An explanation of Piet Mondrian's work by Michael Sciam

Mondrian’s Naturalism

An inner view of the outer world

During the naturalistic phase, the young artist painted a variety of still lifes, a great many landscapes, human figures and single flowers:

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The artist often painted riverside landscapes:

House on the Gein, 1900, Piet Mondrian
House on the Gein 1741, 1900,
Watercolor and Gouache on Paper, cm. 46 x 57

The solid and static shape of a house is reflected in the dynamic flowing water of a river suggesting contrast and ideal interpenetration between the human quest for firmness and durability (the house) and the ever-changing aspect of nature, in this case of water. 

In Geinrust Farm, Compositional Study the arched profile of the trees is reflected in the river to create an oval form:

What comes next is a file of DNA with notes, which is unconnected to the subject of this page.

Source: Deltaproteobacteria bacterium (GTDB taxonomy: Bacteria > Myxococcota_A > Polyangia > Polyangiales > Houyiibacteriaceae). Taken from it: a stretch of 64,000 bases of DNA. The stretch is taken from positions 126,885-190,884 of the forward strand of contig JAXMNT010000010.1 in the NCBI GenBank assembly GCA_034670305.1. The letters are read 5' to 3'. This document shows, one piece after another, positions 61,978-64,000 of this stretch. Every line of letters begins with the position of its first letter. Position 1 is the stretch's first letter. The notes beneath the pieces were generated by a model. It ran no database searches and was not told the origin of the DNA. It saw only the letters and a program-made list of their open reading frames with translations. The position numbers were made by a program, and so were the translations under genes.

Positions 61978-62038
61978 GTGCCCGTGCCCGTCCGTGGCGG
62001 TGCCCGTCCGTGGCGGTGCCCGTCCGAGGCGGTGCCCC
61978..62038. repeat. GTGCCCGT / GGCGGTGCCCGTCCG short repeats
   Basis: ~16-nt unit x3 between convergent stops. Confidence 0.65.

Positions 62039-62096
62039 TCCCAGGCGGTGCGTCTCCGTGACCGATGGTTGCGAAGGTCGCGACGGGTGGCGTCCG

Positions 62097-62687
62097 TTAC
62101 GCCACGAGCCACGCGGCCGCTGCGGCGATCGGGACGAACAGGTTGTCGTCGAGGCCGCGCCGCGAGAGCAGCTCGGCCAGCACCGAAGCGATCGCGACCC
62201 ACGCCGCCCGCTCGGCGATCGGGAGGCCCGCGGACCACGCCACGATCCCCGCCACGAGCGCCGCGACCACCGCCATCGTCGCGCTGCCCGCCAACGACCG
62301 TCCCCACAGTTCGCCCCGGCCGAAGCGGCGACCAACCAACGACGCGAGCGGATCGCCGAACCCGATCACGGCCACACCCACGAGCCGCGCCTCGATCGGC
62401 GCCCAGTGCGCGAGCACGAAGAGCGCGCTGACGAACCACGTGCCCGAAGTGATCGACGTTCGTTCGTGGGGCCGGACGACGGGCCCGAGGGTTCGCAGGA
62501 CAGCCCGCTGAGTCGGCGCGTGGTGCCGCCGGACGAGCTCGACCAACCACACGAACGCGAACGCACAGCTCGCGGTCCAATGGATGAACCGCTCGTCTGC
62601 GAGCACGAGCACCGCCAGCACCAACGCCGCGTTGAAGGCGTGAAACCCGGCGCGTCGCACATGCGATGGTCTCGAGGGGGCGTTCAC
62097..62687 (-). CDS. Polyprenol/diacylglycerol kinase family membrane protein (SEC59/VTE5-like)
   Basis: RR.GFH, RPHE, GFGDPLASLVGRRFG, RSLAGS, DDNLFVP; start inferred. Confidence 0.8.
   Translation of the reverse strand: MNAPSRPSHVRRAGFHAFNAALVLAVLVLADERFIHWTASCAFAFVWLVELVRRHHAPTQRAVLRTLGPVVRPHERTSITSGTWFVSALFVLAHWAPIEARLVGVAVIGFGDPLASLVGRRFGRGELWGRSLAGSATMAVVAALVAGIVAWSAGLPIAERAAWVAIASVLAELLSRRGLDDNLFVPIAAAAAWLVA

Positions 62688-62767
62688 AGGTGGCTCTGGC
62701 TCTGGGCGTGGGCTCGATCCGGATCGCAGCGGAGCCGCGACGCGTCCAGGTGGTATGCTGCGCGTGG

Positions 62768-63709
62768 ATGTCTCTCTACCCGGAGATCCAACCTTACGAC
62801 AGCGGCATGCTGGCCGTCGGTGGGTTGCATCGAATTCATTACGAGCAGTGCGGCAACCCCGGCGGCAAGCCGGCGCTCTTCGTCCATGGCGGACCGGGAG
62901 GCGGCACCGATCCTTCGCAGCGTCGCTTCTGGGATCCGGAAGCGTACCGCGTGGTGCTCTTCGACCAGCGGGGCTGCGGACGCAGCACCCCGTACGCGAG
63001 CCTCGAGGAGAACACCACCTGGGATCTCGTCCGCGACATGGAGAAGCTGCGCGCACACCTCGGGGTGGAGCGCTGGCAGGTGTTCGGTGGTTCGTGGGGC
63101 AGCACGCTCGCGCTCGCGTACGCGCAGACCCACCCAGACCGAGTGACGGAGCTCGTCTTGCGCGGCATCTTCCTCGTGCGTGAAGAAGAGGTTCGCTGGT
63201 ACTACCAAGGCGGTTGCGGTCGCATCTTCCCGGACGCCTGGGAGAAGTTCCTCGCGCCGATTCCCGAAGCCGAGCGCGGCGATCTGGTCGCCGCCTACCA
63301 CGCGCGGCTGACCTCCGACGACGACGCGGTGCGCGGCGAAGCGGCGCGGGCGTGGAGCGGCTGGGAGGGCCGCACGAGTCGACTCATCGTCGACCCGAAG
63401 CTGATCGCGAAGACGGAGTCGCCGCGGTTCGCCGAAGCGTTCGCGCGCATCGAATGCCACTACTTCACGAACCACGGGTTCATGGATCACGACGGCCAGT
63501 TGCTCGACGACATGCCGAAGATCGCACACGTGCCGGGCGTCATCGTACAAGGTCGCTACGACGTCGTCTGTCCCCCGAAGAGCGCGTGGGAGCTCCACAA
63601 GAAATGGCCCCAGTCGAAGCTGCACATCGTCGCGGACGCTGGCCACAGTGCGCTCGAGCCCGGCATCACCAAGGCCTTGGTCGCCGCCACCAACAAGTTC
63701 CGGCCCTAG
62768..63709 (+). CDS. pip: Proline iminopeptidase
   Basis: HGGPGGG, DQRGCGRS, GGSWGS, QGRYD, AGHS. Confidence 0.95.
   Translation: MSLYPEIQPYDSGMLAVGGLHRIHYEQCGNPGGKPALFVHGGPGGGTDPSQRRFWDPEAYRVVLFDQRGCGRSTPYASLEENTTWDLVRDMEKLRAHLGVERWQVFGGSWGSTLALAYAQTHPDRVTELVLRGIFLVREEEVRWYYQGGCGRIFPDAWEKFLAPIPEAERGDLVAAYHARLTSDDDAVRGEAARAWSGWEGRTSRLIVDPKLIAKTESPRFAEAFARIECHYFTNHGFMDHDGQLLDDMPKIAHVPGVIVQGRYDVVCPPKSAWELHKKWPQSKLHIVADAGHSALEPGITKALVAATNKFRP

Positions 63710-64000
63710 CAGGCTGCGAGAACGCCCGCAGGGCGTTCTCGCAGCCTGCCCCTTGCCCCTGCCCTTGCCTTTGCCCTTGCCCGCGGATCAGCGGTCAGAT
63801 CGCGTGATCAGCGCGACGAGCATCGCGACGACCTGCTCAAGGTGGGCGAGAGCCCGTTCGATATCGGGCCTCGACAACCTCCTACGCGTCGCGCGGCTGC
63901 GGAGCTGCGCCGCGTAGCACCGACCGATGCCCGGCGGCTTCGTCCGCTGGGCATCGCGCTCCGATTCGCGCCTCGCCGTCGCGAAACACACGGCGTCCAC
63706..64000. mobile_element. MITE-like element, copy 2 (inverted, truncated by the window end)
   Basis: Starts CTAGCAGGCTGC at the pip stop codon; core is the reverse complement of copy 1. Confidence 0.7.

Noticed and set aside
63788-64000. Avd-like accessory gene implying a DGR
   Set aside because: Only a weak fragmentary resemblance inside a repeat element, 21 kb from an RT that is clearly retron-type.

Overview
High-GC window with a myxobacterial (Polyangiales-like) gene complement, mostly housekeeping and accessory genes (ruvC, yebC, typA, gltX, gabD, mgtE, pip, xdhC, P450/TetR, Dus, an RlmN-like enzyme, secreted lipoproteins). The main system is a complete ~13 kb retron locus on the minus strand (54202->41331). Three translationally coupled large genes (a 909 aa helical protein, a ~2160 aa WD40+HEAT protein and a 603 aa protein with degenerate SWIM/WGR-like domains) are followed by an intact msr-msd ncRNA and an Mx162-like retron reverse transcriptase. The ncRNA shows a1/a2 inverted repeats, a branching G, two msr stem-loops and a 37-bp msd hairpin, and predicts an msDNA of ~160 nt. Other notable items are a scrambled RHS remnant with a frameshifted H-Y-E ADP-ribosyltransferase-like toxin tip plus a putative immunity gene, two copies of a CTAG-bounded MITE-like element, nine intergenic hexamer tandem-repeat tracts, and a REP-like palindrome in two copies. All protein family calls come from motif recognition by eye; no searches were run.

Geinrust Farm, Compositional Study, Sanguine and Pastel on Paper, cm. 47,5 x 65

“I was struck by the vastness of nature and I tried to express expansion, tranquillity, unity”. (Mondrian) 

The flowing river expresses expansion while the oval form suggests unity.

Summer Night, 1907, Oil on Canvas, cm. 71 x 110,5

Around 1907 the artist worked at several paintings in the light of evening and by moonlight. Unlike sunlight, which accentuates colors by creating reflections and shadows that increase the manifold appearance of things, the light emitted by the moon is faint and makes it possible to see the broad outline of the landscape. The details are reduced and the multiform natural appearance appears more synthetic.

Passion Flower, c. 1901, Piet Mondrian
Passion Flower, c. 1901, Watercolor on Paper, cm. 47,5 x 72,5

The human figures are mostly presented in contemplative attitudes. The female figure with one or more flowers is a subject connected with the theosophical theories that interested the artist in that period. The flower indicates a process of inner purification.

Chrysanthemum against Blue Gray Ground, 1901, Watercolor on Paper, cm. 19,3 x 38,3

Mondrian was drawn to the simplicity of a flower while contemplating its complexity at the same time.